The second and last cool new phone from Samsung is the Beam I8520, an Android-powered smartphone with built-in DLP Projector on the top. We’ve seen similar models before, but they were either prototypes or Asian-only phones (we do not count the LG eXpo here as its projector is an additional accessory). The Beam however, is expected to launch on the European market in the summer. If it is successful, we guess we will see it later in the States.

The first thing you notice about it is the 3.7” Super AMOLED screen that looks gorgeous, just as with the Wave. The Android OS is personalized with TouchWiz 3.0 in order to provide the typical Samsung experience. Unfortunately, the units here are rather early prototypes and we were able to see only a few details about it: the homescreen, menu and gallery - all are what you’d expect from a Samsung. The Samsung Beam I8520 supports HD recording and playback of any video file (including DivX and Xvid) which is not a surprise, having in mind what the Omnia phones can do. There is no info if it will be 720p capable only, but this is what we are guessing. It will also come with document previewing and editing software, for the business presentations that you’ll be able to project.

Of course the key feature is the projector. Samsung demonstrated it in a black box and the results were not really impressing – we were able to watch the clip playing, but were disappointed by the quality. Still, we guess it would be better in a completely dark room. We’d prefer to judge it once we get one for a review. For now, we like it, because it is one of a few, and although bulky, it is definitely slimmer than the LG eXpo with its “additional projector accessory”.

Samsung Monte Slider E2550

By analogy with the Monte Bar, the Samsung Monte Slider E2550 is the version of the Monte that uses the slider form factor. Design cues from the original Monte can be easily found on the front, accompanied with a d-pad here, as this is a non-touch phone. This one is the simples of all Montes, being equipped with a low res 120x160 pixels display, not that long-lasting 800mAh battery and a 1.3MP camera. We guess it would be quite successful if it’s offered for free, but we wouldn’t rely on that.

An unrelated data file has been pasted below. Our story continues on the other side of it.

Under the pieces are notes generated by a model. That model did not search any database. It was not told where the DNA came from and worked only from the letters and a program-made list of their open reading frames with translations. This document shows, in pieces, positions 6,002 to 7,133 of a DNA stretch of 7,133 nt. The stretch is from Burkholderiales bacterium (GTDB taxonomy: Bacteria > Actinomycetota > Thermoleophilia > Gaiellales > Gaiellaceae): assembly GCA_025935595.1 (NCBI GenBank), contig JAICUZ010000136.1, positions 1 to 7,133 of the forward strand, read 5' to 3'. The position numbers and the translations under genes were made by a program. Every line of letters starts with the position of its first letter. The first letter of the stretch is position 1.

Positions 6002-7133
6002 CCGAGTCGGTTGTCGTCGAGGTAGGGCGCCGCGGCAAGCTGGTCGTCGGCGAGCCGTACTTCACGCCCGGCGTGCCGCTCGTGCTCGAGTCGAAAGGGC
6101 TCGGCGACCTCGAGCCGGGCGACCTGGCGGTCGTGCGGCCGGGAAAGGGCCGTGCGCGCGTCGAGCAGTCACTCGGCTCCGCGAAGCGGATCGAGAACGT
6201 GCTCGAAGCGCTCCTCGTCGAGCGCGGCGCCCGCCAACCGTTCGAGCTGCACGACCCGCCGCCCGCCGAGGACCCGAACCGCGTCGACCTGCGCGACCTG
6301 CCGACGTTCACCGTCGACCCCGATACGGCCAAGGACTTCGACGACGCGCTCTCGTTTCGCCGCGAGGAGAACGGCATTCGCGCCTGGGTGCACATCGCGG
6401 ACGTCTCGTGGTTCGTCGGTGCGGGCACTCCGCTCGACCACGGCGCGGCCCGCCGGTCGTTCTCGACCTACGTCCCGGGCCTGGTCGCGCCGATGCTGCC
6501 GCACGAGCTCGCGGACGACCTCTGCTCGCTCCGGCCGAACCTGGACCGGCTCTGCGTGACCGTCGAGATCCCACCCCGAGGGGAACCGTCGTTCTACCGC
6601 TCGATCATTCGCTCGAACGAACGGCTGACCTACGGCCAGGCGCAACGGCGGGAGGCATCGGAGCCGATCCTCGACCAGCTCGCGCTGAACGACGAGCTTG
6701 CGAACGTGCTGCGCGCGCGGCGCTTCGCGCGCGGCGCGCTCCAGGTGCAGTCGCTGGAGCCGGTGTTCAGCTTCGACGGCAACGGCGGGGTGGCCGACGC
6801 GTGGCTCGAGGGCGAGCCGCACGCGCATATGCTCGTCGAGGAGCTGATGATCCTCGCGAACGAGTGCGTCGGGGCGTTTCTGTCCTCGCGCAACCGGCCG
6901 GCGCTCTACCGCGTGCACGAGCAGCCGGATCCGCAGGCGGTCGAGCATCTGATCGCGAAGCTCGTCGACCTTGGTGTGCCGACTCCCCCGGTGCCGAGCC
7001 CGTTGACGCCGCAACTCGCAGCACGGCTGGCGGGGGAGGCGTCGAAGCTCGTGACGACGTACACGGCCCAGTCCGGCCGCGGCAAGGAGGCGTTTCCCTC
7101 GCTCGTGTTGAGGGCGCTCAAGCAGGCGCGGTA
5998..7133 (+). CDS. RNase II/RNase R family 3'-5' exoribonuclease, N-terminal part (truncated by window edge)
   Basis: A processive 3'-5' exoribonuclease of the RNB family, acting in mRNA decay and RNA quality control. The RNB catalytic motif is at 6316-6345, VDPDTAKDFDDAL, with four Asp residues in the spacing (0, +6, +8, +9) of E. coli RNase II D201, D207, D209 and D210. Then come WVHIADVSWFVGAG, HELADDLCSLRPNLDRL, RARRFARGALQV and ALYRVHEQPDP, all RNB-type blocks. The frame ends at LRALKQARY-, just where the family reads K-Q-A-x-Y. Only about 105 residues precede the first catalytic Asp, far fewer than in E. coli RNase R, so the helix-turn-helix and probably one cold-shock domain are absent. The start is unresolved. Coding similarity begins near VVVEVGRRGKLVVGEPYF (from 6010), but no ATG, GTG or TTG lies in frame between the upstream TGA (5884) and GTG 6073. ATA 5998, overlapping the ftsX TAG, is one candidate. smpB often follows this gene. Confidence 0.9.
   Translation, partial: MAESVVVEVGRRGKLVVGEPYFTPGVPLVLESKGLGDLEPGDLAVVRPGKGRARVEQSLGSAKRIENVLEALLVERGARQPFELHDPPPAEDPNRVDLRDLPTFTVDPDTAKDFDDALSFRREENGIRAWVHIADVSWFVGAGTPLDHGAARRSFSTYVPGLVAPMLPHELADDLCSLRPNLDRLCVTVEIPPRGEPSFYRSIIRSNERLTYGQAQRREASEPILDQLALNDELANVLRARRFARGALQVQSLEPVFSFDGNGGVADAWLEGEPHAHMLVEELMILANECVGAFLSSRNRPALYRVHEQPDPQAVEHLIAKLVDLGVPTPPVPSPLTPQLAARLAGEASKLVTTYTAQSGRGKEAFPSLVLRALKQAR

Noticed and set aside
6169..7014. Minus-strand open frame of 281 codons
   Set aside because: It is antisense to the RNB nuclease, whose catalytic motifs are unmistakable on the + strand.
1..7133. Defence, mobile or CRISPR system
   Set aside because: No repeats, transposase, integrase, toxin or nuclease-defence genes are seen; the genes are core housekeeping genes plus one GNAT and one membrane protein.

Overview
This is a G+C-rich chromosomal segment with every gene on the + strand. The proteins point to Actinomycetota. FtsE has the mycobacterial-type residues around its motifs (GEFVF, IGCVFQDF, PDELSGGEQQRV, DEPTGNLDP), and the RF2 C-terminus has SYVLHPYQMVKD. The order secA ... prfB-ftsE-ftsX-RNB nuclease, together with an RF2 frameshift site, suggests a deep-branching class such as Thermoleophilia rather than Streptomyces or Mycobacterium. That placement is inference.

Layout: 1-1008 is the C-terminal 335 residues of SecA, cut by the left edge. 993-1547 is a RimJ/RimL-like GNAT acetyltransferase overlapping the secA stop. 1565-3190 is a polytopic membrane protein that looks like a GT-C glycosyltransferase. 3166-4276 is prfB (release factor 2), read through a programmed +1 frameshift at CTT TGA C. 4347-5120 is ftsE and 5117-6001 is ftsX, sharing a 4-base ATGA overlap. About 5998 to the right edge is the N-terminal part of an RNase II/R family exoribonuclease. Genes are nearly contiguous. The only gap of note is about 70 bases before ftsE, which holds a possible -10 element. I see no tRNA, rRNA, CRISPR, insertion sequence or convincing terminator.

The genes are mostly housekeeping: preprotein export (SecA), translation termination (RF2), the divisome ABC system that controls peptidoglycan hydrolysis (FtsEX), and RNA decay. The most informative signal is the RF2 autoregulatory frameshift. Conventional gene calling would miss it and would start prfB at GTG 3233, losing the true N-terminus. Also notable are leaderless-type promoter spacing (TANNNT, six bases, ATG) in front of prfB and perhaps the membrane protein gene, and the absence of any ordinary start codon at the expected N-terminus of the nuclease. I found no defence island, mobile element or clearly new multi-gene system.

Samsung Monte Bar C3200

The Samsung Monte Bar C3200 presents Samsung’s idea of how the Monte would look like in a candybar form factor. It is your typical Samsung bar phone, with no touchscreen and no smart operating system… just phone. It’s slim and we can even see some design ideas from the Shark series being applied here. Key features: good battery and 3.5mm jack (with microSD slot).

Samsung Ch@t B3410W

Texting has been a profitable market segment for cell phone manufacturers and the countless phones with QWERTY keyboards kind of confirm that statement. One such phone is the Samsung Ch@t, a side-slider with full QWERTY keyboard and a small 2.6” touch-sensitive screen. This messaging device however, takes the typical experience similar phones handsets deliver on step forward, as it also features Wi-Fi connectivity and SNS application for social networking. Basically, it is a Wi-Fi version of the B3410 that’s been out on some markets.

Samsung E2370

In contrast to the really hi-tech phones the manufacturer introduced here at Barcelona, the E2370 is just a simple candybar with basic features only. Well, it does have some special skills of its own and this includes surviving in not that friendly environment. Still, have in mind that being IP54 certified, the Samsung E2370 is not resistant to water, but to water splash. Other than that, it has a great 2000mAh battery that should keep the handset alive for days of use.